• Display stockings stuffed with items to show customers what they might do at home.
• Add colorful chews to floor displays and window displays.
• Tie a big bow around individual dog chews and deliver them to the doorsteps of your best customers. This takes a lot of time, but you’ll be known for your personalized service. This simple act of giving shows you care about your customers and their pets.
“Having chews easily available works to boost sales,” he said, adding that special offers—such as “Buy 10, Get One Free”—can further promote sales.
Shrestha also said that retailers should let customers know if a product is guaranteed, because if it is, manufacturers will refund retailers for returned merchandise.
Rook noted that for bins at the front of the store or in areas visible from the register, having variety makes it easier for customers to get what they want, and quickly.
“Chews are impulse items, so addressing all the subcategories of chews allows customers better decisions,” he said. “They don’t have to go on a mystery hunt if they know where to find chews they want. For example, if they want puppy chews or antioxidant, low cal chews like those coming in our line, quality POP signage and literature helps point them out.”
In many cases, how retailers set up their displays depends on product type.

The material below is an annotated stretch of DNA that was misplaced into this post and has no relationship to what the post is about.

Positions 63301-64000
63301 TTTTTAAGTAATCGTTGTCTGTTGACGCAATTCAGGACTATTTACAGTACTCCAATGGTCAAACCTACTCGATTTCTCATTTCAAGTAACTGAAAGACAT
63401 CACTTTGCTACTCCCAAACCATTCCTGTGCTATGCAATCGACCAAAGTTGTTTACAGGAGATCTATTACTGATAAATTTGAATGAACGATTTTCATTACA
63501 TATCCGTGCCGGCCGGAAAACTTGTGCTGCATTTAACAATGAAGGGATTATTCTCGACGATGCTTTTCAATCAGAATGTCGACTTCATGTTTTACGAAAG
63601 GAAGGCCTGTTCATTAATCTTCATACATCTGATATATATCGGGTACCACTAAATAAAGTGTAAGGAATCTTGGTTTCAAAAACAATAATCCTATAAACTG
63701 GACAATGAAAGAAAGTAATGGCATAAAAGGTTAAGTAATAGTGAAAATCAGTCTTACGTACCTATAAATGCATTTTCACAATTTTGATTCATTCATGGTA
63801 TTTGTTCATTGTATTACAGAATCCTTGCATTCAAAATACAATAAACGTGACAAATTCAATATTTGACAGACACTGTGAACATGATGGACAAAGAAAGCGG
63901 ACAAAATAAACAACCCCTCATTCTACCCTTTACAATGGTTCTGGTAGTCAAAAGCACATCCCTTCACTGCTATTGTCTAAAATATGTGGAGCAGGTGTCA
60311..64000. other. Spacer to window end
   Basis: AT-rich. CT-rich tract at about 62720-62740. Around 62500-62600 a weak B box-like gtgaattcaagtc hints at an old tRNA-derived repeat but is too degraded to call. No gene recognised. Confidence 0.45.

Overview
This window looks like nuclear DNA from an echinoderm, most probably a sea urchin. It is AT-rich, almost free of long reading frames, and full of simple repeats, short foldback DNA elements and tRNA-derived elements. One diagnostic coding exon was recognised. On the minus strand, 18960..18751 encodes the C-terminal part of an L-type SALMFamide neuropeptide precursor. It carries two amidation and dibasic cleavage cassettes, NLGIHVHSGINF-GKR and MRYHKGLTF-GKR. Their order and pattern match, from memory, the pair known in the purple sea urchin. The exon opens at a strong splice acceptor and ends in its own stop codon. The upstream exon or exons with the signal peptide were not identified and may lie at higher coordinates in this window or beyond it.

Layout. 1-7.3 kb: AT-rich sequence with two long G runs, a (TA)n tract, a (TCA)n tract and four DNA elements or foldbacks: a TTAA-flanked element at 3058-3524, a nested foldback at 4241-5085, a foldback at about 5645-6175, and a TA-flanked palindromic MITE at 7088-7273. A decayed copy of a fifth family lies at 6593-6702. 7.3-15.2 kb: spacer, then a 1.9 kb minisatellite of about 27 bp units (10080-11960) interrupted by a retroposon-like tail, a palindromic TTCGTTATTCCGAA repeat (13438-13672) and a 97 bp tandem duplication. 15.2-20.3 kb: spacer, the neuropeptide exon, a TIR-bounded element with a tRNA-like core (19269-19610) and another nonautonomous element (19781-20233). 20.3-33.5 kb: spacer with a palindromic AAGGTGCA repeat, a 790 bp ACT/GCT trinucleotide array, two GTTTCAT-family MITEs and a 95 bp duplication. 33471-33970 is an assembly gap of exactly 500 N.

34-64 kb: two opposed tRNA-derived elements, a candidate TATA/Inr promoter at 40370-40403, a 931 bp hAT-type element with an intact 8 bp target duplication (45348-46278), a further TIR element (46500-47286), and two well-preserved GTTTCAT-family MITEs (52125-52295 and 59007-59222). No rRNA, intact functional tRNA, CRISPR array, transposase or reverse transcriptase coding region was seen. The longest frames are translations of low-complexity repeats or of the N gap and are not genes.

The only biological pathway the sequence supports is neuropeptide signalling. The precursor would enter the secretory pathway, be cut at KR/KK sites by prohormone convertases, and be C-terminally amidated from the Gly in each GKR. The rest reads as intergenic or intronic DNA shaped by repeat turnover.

“Rawhide alone works best in bins, but rawhide rope toys like ours are better on a shelf with facing racks,” Smith noted, adding that to really grab customers’ attention, retailers should use “graphics that show products in use or how they can be used.”
At Natural Pawz, Picone places natural chews in bins by brand, or on display racks.
Retailers should also keep factors such as storing temperatures in mind.
“We have window displays, but because it gets really hot here, including food and natural chew items is a bad idea,” Picone said.
Social Media’s Growing Role in Sales
Once retailers have gotten a handle on in-store tactics for promoting chews, they can start thinking about social media. Retailers can use chews in social media promotions, said Paulette Pape, director of marketing for Nylabone in Neptune, N.J.
“We have an interactive area on our site for fun promotional videos and news,” she said.
For Rinehart, staying in touch with customers works. His company runs specials on Facebook, often touting its newest items.
“People come to our store as a result,” he said.
Jenness has also seen results through Facebook, as well as other social networking media.
“We use every social media network available to us, including a B2B network called Referral Key,” she said. “We are very active in pet blogs and groups. I cannot stress enough the importance of participating in groups. Try running ads on blogs. We like www.dogster.com.”
Shrestha agreed that social media is key to keeping customers up-to-date on products and offers.
“We have a Facebook account and will soon create offers and coupons for our end-users,” he said. “We provide brochures and posters. Retailers can print materials from our site. Customers can be directed to our site for more information and for a directory of retailers that carry our products.”
Give Them the Best
In the end, no matter what approach retailers use to increase chew sales, they should remember that for customers; it’s all about what’s best for their pets. They want healthful, fun products that won’t compromise their pets’ well-being, Shrestha said.
“People have to like the idea of the products before introducing them to their pets,” he added. “Retailers have to get that message across.”